Albiston's history with actor/director Louis Sutherland dates back to primary school on the Kapiti Coast in the 70s. A couple of decades later they began working together at cable station Kapiti Television, following an unusual meeting. Albiston was working at a local wood treatment plant when Sutherland turned up to do a story, about the plant's runoff poisoning a local stream. Albiston had earlier dropped out of a film course at Ilam, and long dreamed of becoming a photographer or a painter. Sutherland helped him get a job at the station. Both are thankful for the experience of having to rush to complete stories on a shoestring budget.
After Albiston returned from a stint in London, the two co-wrote 2004 short film Dead End. Invited to festivals in Sydney and Spain, this imaginatively-lensed funeral tale showcased 26 acting students from drama school Toi Whakaari.
In 2007 the two collaborated on short film Run, from a script by Sutherland. The film told of a Samoan brother and sister struggling with an over-protective father (with Sutherland playing the father). Run showed their ability to win strong performances from young, often untried actors. Selected to compete for best short film at the 2007 Cannes Film Festival in France, Run received a special mention from the jury. Picked as the opening film for the French Cesar short film festival, a selection of the world's best shorts that year, it went on to win awards (including NZ Screen Awards for best short and best screenplay) and play at numerous festivals worldwide.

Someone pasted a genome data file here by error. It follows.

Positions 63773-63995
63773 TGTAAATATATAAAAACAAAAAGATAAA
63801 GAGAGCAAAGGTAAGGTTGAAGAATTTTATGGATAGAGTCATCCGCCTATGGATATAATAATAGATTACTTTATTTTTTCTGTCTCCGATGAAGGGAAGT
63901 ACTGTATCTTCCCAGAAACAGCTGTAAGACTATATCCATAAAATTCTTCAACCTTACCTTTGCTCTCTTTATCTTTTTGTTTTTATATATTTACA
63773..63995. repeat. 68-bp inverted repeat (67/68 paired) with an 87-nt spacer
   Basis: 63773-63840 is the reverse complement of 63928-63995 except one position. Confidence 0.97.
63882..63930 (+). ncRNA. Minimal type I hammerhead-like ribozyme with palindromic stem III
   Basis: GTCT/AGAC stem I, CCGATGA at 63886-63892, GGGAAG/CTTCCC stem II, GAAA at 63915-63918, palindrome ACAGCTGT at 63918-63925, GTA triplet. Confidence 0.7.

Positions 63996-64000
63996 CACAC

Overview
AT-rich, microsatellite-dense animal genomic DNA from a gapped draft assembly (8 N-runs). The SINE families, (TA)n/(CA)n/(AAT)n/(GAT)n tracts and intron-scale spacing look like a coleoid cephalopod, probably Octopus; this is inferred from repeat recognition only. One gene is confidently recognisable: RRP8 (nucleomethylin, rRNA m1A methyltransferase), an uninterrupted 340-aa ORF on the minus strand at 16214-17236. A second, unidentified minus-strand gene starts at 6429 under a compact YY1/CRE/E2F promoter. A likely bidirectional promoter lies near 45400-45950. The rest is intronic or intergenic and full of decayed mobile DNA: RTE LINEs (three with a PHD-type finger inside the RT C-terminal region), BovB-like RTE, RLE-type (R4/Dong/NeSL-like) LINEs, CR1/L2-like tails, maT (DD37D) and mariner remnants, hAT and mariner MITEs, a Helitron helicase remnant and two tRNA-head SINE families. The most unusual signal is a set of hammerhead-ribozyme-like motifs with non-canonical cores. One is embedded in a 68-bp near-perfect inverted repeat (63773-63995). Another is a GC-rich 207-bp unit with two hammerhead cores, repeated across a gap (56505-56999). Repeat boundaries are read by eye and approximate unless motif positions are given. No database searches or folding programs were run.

At Cannes in 2009, Albiston and Louis Sutherland were awarded a special distinction — this time for their short film The Six Dollar Fifty Man, the story of a boy compelled to emerge from his make believe world after being bullied. Like Run, it drew on their shared upbringing (this time the moment when Albiston got chased around his primary school by two fellow students, after refusing to report to the headmaster's office). Albiston argues that making films inspired by one's childhood offers the chance "to revisit those moments and be the person that you weren't" — in this case, "the kid that stands up and makes the difference."